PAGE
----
Meet our Grant Winners!
Choosing our Habitat Hero Mini-grant winners isn’t easy! We’ve had many incredible submissions, but these past few months a few of them have really stood out. Thanks to our sponsor Pennington Wild Bird Food, we were able to award mini-grants of up to $750 to projects that aimed not only to improve their local habitat, but also to enrich learning with outdoor activities.
The young citizen scientists of Lincoln Elementary in Madison, Wisconsin fell in love with backyard birds after each of them “adopted” a bird to learn about. This fascination inspired them to become involved in several citizen-science projects, including eBird and Project FeederWatch. Now, the students and their teacher, Laurie Solchenberger, want to take their love for birds and nature one step further by creating a school garden and trail, as well as raising money for bird conservation. They also plan to install more bird feeders, which will allow them to expand their citizen-science efforts.
In Mathews, Virginia, Leslie Hudgins and her students at Thomas Hunter Middle School have teamed up with organizations including Boy Scouts, Mathews Women’s Garden Club, a local Native Plant Society, and the Virginia Institute of Marine Science to create an extensive nature trail with gardens and outdoor classrooms. The project includes a perimeter trail, four outdoor classrooms, observation areas, freshwater and saltwater labs, a raised ground area for an amphitheater, a butterfly garden, native plants, areas for testing water and soil, and bird and bat houses.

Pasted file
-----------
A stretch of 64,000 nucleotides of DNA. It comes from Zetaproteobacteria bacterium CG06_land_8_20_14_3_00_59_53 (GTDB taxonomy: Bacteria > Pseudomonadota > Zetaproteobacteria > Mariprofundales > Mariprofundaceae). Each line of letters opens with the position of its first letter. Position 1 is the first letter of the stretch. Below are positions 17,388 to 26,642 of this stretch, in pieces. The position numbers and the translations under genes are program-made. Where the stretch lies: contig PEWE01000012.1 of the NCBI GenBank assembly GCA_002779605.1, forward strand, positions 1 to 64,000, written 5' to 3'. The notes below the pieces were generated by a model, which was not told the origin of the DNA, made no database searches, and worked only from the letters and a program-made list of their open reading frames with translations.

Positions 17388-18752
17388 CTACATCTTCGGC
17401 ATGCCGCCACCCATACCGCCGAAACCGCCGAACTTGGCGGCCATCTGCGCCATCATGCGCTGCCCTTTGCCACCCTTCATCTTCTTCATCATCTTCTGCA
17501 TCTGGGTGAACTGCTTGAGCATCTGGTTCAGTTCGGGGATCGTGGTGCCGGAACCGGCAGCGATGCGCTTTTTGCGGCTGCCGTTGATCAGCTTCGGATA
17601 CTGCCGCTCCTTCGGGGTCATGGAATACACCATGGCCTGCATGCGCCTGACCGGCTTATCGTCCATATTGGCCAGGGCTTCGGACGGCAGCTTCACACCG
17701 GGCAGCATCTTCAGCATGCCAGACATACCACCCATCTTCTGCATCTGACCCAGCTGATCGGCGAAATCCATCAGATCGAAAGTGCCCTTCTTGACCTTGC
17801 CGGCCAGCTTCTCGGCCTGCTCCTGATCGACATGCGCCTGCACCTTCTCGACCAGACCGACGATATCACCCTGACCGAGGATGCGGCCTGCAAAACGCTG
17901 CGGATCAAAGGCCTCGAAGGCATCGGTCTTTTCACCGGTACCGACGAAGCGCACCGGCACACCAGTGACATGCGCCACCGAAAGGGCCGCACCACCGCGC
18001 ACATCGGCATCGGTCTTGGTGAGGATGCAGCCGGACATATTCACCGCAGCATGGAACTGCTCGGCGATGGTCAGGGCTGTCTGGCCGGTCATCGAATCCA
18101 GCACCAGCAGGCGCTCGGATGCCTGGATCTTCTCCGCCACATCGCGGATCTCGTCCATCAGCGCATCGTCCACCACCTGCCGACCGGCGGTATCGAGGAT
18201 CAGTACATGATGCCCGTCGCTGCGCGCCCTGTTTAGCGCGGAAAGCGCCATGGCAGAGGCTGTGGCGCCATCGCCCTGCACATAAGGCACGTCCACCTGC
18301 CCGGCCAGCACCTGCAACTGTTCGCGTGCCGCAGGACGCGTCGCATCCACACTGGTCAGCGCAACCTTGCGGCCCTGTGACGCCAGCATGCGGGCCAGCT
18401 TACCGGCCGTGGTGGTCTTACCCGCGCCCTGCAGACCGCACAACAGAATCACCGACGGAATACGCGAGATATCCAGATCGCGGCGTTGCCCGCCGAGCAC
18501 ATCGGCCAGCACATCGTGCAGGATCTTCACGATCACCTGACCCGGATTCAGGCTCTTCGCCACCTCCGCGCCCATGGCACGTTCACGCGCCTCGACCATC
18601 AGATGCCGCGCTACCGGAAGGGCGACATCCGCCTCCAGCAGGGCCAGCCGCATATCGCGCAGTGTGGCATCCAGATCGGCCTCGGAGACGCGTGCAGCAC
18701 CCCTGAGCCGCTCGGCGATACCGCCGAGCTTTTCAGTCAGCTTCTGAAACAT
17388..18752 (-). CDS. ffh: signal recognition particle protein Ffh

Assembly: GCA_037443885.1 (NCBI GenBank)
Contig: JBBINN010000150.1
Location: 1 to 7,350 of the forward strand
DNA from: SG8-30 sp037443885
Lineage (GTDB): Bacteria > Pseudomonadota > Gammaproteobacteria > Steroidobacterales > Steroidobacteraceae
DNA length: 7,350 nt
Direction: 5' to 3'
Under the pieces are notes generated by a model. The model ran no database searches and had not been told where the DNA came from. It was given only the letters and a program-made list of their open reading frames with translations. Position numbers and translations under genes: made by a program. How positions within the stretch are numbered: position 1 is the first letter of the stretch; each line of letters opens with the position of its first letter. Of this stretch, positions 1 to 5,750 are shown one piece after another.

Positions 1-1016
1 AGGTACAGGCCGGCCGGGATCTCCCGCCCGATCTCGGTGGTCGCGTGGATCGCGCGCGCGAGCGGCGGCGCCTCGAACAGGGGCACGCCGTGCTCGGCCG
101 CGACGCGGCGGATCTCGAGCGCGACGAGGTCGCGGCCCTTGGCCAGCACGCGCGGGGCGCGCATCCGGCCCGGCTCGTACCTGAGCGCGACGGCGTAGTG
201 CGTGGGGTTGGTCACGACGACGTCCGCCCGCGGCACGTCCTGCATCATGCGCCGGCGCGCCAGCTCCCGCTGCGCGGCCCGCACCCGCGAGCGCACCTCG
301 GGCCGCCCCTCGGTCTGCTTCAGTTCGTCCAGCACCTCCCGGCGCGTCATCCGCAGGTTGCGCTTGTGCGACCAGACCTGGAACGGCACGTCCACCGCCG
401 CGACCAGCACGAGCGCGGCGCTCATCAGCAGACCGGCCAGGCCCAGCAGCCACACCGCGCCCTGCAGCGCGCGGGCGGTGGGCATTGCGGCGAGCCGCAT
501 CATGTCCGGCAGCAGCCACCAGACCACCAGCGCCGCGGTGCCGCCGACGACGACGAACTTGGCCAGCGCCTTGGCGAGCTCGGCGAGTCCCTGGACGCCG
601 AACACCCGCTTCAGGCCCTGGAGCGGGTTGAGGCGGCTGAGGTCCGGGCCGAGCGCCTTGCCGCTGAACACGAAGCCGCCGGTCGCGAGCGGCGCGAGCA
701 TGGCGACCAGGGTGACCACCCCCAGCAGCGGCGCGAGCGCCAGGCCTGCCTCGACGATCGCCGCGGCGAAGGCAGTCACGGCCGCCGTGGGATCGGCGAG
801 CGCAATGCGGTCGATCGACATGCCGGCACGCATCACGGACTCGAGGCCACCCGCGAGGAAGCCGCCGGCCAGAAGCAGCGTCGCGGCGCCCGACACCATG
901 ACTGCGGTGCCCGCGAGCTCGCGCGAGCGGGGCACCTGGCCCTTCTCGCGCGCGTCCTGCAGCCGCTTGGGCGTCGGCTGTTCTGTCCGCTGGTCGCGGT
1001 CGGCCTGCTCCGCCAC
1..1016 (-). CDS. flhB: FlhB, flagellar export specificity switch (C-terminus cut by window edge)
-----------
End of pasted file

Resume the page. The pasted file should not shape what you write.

We also have two great gardens initiatives! First the Laurel Park Elementary in Cary, North Carolina is creating a Native Plant Pollinator Garden as part of their schoolyard habitat certification program to use for their garden club, outdoor classroom, and to engage their community. Also, the Alice Fong Yu School Garden in San Francisco, California is immersing their students in topics like food production and habitat for insects, birds, and native plants.
We love that these projects allow teachers to take their students out to the nature trails and gardens, where they can gain hands-on experience to reinforce the concepts that they’ve learning. In addition to funds for their projects, these groups each received one of our new Habitat Connections curriculum kits, which incorporates hands-on learning through nature in order to meet Next Generation Science Standards.
Is your classroom filled with Habitat Heroes, Citizen Scientists, Community Builders, or Sustainability Stars? Tell us about them and the great things their doing by submitting your actions onto Action Map. You’ll be entered into a contest for a chance to win a Habitat Heroes mini-grant!